A Proposal

I invite feedback from our web development peers and customers of our industry on this idea:

I propose a standard cost schedule, with not-to-exceed guarantees for certain tasks based on task requirements (e.g. which browsers are supported?) and known — and unknown — factors that impact the likely time required (tools used, quality of existing code base, etc.). I imagine an open database of tasks, estimates, and actual time spent, contributed to by many of our peers. This would allow us to peg the “right” cost for a given task with given circumstances, based on industry consensus. This would be a neutral, data-driven, third-party arbiter setting and validating estimates of time required. It would play a role similar to the one Medicare plays for doctors, but for time instead of cost, and on a voluntary basis between contractors and clients.

With this database and resource to refer to, contractors could still charge whatever they’d like, provided clients were willing to pay. We would compete on a mix of factors including hourly rate, track record, culture, process, specialty, need/service fit, etc. …

I’ll admit I cringe to think of having to estimate and bill according to a standard schedule of codes for different tasks. “HTML and CSS for a single custom dynamic WordPress template, with five distinct page Components and deliverable SASS source code, minified… Let’s see, is that five units of code SWC-24 (20 hours), or a single unit of HUI-23 (18 hours)?”. Ick! But I believe we could do much better and avoid that nightmare, with enough investment of thought and energy to build a voluntary system for technologists, by technologists (instead of bureaucrats).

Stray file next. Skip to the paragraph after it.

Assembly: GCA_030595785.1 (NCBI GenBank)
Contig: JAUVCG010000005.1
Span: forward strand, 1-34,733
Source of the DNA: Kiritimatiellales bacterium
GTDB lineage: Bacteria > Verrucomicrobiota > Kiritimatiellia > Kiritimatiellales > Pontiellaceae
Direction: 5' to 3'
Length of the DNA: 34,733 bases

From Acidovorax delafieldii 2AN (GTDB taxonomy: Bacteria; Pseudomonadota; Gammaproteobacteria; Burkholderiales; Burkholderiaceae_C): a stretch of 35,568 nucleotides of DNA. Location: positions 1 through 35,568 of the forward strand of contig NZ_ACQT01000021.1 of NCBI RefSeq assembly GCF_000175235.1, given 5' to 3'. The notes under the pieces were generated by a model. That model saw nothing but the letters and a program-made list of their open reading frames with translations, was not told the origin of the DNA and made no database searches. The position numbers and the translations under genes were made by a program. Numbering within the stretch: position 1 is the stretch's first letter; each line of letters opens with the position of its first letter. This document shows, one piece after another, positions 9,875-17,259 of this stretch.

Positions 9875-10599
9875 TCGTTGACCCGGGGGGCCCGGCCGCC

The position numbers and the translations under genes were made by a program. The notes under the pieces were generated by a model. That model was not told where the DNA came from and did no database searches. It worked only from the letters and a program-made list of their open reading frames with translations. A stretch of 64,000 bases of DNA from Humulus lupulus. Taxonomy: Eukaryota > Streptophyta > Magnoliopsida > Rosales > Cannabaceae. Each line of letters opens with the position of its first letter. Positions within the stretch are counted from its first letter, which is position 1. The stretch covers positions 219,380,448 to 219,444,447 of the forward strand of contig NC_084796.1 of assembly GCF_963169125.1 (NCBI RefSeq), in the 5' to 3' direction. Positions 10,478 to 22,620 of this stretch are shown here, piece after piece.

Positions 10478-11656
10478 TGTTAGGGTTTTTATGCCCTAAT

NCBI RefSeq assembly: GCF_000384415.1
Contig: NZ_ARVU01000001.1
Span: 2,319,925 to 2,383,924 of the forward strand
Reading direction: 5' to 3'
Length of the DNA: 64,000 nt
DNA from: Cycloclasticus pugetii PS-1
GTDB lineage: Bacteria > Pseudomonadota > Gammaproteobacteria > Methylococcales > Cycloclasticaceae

I think this could help us to structure pricing for web work in novel ways that would reduce “complications” and protect clients from cost overruns. Two other benefits: shortcutting the time and energy developers spend trying to figure out what they are worth, and giving them the confidence to in fact charge what they are worth.

What are your thoughts?

*If there’s any question about our industry’s desire to be treated like professionals, consider the energy we’ve spent producing films lampooning The Vendor Client Relationship in Real World Situations, and the popularity of Mike Monteiro’s resources for web designers to value themselves and grow a backbone.

By the way, this post isn’t meant to focus on Obamacare. I’ll delete comments picking a fight about it, so no need to waste your time there, folks. :-)

6 thoughts on “Standardizing web development pricing”

  1. This is not the appropriate first step because the analogy is unsound. Doctors exit a standardized teaching and learning methodology and all pass a standardized test that is administered routinely. So the level of expertise is both qualified and quantified. After that, there is a standardized amount that insurance will compensate doctors for, not a standardized amount that doctors charge. One of the complaints of doctors and medical practicioners is that by being so strict about the listed comp amounts, insured people lose by not being able to follow the uninfluenced advice of their doctor, who likely know whats better for a patient than an insurance agency. As a consumer, people enjoy and are entitled to the right to pay more for better service, and that exists in the world of medicine as well.